50 Stories: Being brave

50 Stories: Being brave Cover Image

"Sometimes we end up in places that are a surprise to us, places we’d never imagine ourselves, places that are mysterious and not on our radar, until they are, somehow. Walsall, England, and the Glebe Centre, were such places for me. In fact, since it was pre-internet, I had to go to the library to find a map listing the town of Walsall in the first place, and all I could find out about the town was that it was known for making the Queen’s saddles.

I’d signed up with the Presbyterian Church in the US to be a volunteer and said I’d go anywhere in the world. The church had narrowed it down to Cairo or Chang Mai, but then called to say they were trying a new program in the UK, if I would like to go. I said yes and ended up less than 10 miles from where my ancestors came from.

My TfG year was one of the most profound of my life. I worked in a neighbourhood called Caldmore, which is pronounced “Karma.”

It was a culturally diverse neighbourhood, and I worked during the week at the Glebe community centre and for the church on the weekends. I was very impressed with the interreligious understanding in that place at that time. I had to listen hard to understand some of the Black Country accent.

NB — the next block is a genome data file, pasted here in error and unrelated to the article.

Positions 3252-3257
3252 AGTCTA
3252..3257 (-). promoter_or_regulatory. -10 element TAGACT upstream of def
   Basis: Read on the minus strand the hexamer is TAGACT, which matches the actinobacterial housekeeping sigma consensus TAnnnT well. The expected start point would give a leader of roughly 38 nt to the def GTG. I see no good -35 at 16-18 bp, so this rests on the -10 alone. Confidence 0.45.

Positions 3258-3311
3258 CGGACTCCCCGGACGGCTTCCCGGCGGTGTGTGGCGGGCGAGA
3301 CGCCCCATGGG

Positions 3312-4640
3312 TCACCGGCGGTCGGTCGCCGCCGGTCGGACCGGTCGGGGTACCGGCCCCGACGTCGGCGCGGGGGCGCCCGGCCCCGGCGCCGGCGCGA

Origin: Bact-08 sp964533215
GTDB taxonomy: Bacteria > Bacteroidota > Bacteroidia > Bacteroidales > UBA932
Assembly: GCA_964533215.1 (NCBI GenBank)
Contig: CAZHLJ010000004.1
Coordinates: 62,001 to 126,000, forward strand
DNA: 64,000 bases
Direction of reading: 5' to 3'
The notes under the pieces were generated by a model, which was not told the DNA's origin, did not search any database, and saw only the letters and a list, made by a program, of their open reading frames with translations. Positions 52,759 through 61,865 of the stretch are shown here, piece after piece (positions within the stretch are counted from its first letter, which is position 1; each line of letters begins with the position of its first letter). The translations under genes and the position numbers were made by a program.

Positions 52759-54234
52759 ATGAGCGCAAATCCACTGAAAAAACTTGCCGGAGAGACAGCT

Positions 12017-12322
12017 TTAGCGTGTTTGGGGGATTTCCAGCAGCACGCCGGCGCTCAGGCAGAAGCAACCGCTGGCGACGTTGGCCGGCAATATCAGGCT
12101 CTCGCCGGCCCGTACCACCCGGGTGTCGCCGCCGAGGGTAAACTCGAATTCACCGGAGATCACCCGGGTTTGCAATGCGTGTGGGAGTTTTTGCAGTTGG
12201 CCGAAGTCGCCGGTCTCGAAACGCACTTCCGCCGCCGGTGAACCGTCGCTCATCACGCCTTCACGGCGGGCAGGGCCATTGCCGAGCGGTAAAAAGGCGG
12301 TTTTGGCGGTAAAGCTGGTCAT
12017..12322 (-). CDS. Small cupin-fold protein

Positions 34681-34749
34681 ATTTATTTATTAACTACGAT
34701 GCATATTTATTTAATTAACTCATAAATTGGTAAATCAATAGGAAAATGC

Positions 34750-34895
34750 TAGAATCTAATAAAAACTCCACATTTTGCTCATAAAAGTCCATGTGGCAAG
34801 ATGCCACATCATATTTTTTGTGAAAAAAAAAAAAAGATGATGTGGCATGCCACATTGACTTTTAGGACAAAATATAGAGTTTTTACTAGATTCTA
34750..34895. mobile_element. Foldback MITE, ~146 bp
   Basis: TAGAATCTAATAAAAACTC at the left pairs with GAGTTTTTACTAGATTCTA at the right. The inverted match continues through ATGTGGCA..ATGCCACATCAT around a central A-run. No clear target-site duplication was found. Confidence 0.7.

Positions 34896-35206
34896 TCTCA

I fell in love with the family I lived with, the Wards, and with the people in the church where I worked, inspired by their faithfulness and sense of social service to the poor. Many times I have looked back at my time working at the Glebe Centre as a model of how I want to do ministry: being alert to the needs of those on the margins, being brave, being willing to step out in faith, embracing change.

Time For God created further links in my spiritual journey that faith has to be linked with social action. Time For God also prompted me to continue the interreligious understanding, which started for me in the streets of “Karma.” Upon returning to the US, I went on to seminary and graduate school, earning degrees in both Divinity and Social Work largely due to my work in England.

Co-founding the Spiritual Book Club and its international following online also has roots in my TfG time. I write for religion sections of international publications now, to work to promote religious understanding, and I teach Major World Religions at Heartland Community College.

I have many thanks to say to TfG. I am grateful to have been a part of the program, grateful for the trajectory it helped set me on in my life, and grateful for all the friends I made in the UK. Godspeed TfG."

--Sue

This post is part of '50 Stories,' a year-long series of personal accounts to celebrate the 50th anniversary of Time For God.